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Remember that bus driver whose Bible saved his life in racial attack? Looks like he made it up

By Travis Gettys
Thursday, June 19, 2014 11:40 EDT
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Rickey Wagoner
 
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A Dayton bus driver who claimed a Bible in his pocket saved his life after three black youths shot and stabbed him apparently made up the attack, reported the Dayton Daily News.

Rickey Wagoner told police Feb. 24 that he was repairing a mechanical malfunction early that morning outside his electric-powered bus when he was attacked by three teens who claimed they wanted to “shoot a polar bear” – which is street slang for a white person.

He told police one of the assailants urged another to kill the RTA driver if he wanted “to be all the way in the club,” and Wagoner said the teens were wearing dark blue bandanas that suggested gang affiliation.

The 49-year-old Wagoner told police one of the teens shot him twice, but one bullet was stopped by a copy of “The Message,” a paraphrasing of the Bible into contemporary English by Eugene Peterson, that was in his shirt pocket.

Wagoner said he was also shot in the leg and stabbed in the left arm, but he told police he wrestled the gun away and emptied the weapon’s clip as the assailants.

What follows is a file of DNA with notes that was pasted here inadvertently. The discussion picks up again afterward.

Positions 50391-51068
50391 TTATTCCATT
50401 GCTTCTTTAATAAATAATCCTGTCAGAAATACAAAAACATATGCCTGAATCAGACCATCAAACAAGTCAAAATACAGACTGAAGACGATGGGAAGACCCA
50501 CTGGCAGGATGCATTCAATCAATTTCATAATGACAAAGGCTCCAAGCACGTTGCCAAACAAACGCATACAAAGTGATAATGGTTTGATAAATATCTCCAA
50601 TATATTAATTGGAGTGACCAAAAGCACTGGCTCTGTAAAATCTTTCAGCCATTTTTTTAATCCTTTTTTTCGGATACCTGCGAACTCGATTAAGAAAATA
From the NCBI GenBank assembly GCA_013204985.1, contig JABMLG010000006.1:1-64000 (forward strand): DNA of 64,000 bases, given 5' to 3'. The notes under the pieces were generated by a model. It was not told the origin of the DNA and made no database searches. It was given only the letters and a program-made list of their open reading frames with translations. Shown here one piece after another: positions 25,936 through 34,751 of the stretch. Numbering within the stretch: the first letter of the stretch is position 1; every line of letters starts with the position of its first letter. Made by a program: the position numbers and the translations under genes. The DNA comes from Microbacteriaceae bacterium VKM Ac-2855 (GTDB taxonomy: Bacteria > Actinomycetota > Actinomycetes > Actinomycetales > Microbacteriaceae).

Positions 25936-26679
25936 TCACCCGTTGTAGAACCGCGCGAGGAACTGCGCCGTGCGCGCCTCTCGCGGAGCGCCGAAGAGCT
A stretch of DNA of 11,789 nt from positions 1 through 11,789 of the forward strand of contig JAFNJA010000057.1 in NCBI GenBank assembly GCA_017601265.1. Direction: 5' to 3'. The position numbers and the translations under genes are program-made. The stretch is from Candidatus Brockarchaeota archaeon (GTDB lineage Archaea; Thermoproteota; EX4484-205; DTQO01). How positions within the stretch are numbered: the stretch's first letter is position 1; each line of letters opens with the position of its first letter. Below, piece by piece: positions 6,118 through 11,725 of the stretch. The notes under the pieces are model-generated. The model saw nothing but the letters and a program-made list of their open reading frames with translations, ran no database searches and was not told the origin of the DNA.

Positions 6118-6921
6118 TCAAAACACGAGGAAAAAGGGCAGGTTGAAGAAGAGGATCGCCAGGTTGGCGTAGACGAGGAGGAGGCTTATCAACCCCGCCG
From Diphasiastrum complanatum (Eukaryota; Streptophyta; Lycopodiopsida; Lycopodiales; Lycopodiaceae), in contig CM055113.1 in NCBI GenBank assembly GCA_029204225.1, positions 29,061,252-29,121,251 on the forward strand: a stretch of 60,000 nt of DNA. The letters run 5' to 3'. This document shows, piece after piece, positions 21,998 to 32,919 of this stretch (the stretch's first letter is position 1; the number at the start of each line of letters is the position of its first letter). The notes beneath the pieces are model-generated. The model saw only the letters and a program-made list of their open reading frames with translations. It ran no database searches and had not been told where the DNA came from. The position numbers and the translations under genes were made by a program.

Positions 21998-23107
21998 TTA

The FBI had launched an investigation into the case as a possible hate crime.

However, police said Wednesday that Wagoner’s injuries were not consistent with defensive wounds – but were consistent with hesitation wounds, suggesting they were self-inflicted.

Surveillance cameras on the bus did not record any audio or video for the first five minutes Wagoner was off the bus, but the system recorded audio of several gunshots in the remaining 2 minutes and 20 seconds the driver was off the bus.

But police said the gunshots were in reverse order from what would be expected, based on Wagoner’s account.

Police found two bullets lodged in “The Message,” but investigators said it was “not credible” that the bullets could have been fired into the book without wounding Wagoner.

The only DNA found at the scene was from Wagoner, who police said did not sound out of breath when he drove away on the bus and called a dispatcher to report the shooting.

Police said Wagoner should have been winded since he claimed he had just “fought for his life” and then run 200 to 300 feet.

Wagoner has an excellent work record in his 10-year career with RTA, but he has been charged with violating the transit authority’s employee standards of performance.

Police have closed the case as unfounded, and Wagoner has not been charged with any criminal offense.

Watch this video report posted online by WKEFandWRGT:

 
 
 
 
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